The power of photons
Blue light exerts pressure on a layer of electrons (purple) and drives them ahead of it. In doing so, red light is reflected and ions (green) are dragged along behind the electrons. | © Alexander Gelin

The power of photons

7. October 2016 | by Thorsten Naeser and Prof. Jörg Schreiber

When radiation encounters an obstacle, it creates pressure – much like the wind does when filling a sail. In this interview, LMU professor Jörg Schreiber from the Munich-Centre for Advanced Photonics discusses what the power of light can do.

Everyone knows the feeling: wind blows, and we feel it as pressure on our skin. Moving molecules, the particles which make up our atmosphere and are invisible to the naked eye, are responsible for this. But not only does air exert force on surfaces, so does light: as so-called radiation pressure. Jörg Schreiber, professor at the Department of Medical Physics at the LMU in the Cluster of Excellence Munich-Centre for Advanced Photonics, explains the phenomenon – and how his team is utilizing radiation pressure.

How long have we known of the phenomenon of light pressure?

Jörg Schreiber: As early as 1873, James Maxwell realized his theory on electromagnetic waves: that they can exert pressure on objects. Pyotr Nikolayevich Lebedev achieved the first experimental confirmation of this in 1901. In 1972, physicist Arthur Ashkin irradiated small plastic beads and observed a change in motion under the microscope.

How can you explain the light pressure?

Jörg Schreiber: It cannot be explained simply by means of mechanics, because unlike some molecules in the air, light particles – photons – have no mass. Photons are quantum particles that always move at the speed of light. Nevertheless, they carry momentum and energy within themselves. If these particles are reflected off a surface, then their direction changes and energy is transferred – like a table tennis ball bouncing off a paddle. Through this, their wavelength is increased, and kinetic energy is delivered to the irradiated object.

Can you quantify the strength of light pressure, for example that which hits our skin?

Jörg Schreiber: Yes, quite easily. Light pressure can be calculated simply as light intensity – which on a sunny day is about 1 kW per square meter – divided by the speed of light. To use air pressure as a comparison, this corresponds to only about 30 millionths of a millionth of the air pressure surrounding us: equivalent to the difference between the air pressure surrounding us and the ultra-high vacuum conditions produced in particle accelerators or found in low earth orbits, e.g. where the International Space Station revolves around our globe.

It sounds weird that light actually exerts pressure on surfaces or on our skin.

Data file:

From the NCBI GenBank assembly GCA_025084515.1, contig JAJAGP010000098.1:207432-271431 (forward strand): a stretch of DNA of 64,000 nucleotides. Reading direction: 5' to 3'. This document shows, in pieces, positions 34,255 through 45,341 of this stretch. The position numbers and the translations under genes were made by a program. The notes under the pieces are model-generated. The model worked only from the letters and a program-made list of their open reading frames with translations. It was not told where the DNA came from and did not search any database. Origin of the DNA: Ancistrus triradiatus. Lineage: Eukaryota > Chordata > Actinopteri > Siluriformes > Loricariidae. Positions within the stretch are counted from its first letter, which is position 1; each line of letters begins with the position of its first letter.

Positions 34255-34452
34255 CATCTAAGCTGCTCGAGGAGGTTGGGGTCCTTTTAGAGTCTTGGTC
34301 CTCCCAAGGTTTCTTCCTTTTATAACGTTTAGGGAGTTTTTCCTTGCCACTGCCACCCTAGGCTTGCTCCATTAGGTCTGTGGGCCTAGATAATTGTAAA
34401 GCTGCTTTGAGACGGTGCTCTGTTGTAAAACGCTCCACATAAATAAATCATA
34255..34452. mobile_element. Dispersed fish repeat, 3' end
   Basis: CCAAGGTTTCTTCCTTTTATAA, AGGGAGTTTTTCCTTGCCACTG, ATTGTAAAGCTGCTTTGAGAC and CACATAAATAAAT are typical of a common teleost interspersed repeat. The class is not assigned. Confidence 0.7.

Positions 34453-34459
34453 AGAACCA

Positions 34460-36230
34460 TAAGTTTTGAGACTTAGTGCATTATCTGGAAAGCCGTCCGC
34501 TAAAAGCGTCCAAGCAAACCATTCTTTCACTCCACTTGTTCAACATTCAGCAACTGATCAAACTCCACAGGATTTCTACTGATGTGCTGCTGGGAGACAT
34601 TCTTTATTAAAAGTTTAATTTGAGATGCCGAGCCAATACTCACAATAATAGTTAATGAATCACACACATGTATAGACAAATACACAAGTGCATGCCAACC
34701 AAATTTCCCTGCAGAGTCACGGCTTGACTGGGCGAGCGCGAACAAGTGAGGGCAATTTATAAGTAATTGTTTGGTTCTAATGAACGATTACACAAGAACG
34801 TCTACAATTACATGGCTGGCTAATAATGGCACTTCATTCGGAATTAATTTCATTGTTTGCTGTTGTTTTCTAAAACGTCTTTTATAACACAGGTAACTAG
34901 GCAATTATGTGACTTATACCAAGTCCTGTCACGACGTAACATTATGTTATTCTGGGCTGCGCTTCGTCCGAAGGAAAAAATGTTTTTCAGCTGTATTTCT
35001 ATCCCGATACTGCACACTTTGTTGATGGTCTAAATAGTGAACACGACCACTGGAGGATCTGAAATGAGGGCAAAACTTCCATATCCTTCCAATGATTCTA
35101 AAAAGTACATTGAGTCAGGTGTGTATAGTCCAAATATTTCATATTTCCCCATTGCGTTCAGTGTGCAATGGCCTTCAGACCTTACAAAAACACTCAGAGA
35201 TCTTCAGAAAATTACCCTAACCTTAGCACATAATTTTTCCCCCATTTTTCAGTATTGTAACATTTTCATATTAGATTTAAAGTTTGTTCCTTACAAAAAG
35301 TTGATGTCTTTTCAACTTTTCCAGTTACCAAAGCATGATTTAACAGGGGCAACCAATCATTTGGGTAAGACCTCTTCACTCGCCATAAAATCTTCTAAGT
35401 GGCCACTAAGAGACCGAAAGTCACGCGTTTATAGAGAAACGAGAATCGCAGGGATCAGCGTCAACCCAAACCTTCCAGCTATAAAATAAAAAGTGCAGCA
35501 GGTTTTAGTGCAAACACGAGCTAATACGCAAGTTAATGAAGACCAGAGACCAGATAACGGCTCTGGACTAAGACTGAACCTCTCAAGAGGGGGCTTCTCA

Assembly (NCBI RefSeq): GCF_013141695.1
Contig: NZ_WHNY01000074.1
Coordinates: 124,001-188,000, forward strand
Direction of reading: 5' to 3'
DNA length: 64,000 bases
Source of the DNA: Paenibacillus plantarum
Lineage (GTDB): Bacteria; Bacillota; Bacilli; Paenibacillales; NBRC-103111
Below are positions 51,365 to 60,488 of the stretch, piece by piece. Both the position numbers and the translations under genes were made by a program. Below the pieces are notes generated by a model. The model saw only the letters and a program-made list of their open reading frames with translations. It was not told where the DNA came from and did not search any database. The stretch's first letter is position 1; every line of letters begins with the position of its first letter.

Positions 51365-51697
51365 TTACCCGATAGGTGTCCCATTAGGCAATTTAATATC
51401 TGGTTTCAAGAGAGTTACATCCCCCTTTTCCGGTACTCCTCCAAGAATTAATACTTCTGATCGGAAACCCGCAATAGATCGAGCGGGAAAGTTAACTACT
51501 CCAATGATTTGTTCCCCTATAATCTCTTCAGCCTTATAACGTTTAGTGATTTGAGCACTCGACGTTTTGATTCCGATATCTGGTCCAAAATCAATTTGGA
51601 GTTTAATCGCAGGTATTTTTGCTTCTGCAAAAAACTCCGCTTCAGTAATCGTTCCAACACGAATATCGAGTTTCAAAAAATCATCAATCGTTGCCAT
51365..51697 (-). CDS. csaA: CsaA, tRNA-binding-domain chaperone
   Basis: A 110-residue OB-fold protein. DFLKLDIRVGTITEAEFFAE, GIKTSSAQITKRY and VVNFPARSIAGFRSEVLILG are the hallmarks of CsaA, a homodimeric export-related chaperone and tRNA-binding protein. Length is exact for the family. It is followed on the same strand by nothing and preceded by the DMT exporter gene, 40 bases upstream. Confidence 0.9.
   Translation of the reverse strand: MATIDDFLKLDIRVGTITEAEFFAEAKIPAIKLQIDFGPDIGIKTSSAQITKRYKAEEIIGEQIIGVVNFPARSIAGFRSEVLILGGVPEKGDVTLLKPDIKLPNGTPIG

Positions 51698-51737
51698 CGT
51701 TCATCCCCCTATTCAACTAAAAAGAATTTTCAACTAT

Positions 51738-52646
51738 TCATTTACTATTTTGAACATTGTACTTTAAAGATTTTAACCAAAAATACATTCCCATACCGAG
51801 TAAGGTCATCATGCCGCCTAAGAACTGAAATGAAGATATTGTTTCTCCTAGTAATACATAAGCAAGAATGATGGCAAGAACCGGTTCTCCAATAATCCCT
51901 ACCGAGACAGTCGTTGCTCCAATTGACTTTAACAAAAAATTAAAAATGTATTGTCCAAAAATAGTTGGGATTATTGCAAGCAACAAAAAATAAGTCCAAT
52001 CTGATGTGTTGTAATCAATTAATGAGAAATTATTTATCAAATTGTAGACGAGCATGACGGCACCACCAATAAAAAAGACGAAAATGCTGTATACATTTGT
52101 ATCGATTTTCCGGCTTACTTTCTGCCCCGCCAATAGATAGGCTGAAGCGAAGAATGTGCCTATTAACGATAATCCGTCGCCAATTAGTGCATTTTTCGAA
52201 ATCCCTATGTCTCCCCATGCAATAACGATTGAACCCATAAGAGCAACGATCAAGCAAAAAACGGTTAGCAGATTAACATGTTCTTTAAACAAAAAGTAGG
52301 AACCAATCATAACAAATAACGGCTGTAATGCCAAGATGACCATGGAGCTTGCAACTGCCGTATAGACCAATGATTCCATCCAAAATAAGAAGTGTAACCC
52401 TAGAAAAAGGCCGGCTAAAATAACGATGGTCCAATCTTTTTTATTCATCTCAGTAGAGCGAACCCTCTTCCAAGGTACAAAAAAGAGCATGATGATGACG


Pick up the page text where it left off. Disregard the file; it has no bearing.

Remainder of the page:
Jörg Schreiber: Yes, it does. The pressure of light is very low, but has a constant influence on us, like air pressure – we are also not consciously aware of that.

How and where can light pressure be utilized?

Jörg Schreiber: Light pressure in connection with lasers is especially interesting: here, light is extremely highly concentrated and many photons can be concentrated in a confined space. The full force of the photon is already being used in many areas – for example, to steer cells under the microscope. In the Laser Interferometer Gravitational-Wave Observatory (LIGO), the light pressure is so massive that it is used for calibration measurements.

How does your team use light pressure?

Jörg Schreiber: We fire high-intensity laser pulses at extremely thin, typically diamond-like film that consists of only a few atomic layers of carbon. The light pressure drives much lighter electrons forwards – like a sail. The ions – charged atoms – are pulled behind these by the electric forces, and can currently be accelerated to around ten percent of the speed of light. The result is ion radiation, driven by the radiation pressure of ultra-short laser pulses. Ion beam radiation with enough energy can be used for the treatment of tumors in cancer therapy. Currently, this high-energy radiation is produced by large, expensive accelerators. Laser technology is not yet able to provide equivalent quality. However, it has the potential to supply the necessary technology for medical use in the future – along with offering new applications – in a cost-effective and space-saving way.

What visionary applications might be possible with light pressure?

Jörg Schreiber: There is an idea to send a lightweight sail equipped with micro-technology, such as mini cameras, out into the universe. The ‘StarChip’ fleet would be powered using light pressure from lasers on Earth or in orbit. I think the idea is incredibly exciting and not unrealistic, although there are still a number of hurdles and concepts that need to be reviewed. Who wouldn’t want to contribute to this? In a few decades, tiny nano-ships might be sailing through space, driven only by pulses of light, and we could be communicating with the first aliens on Facebook.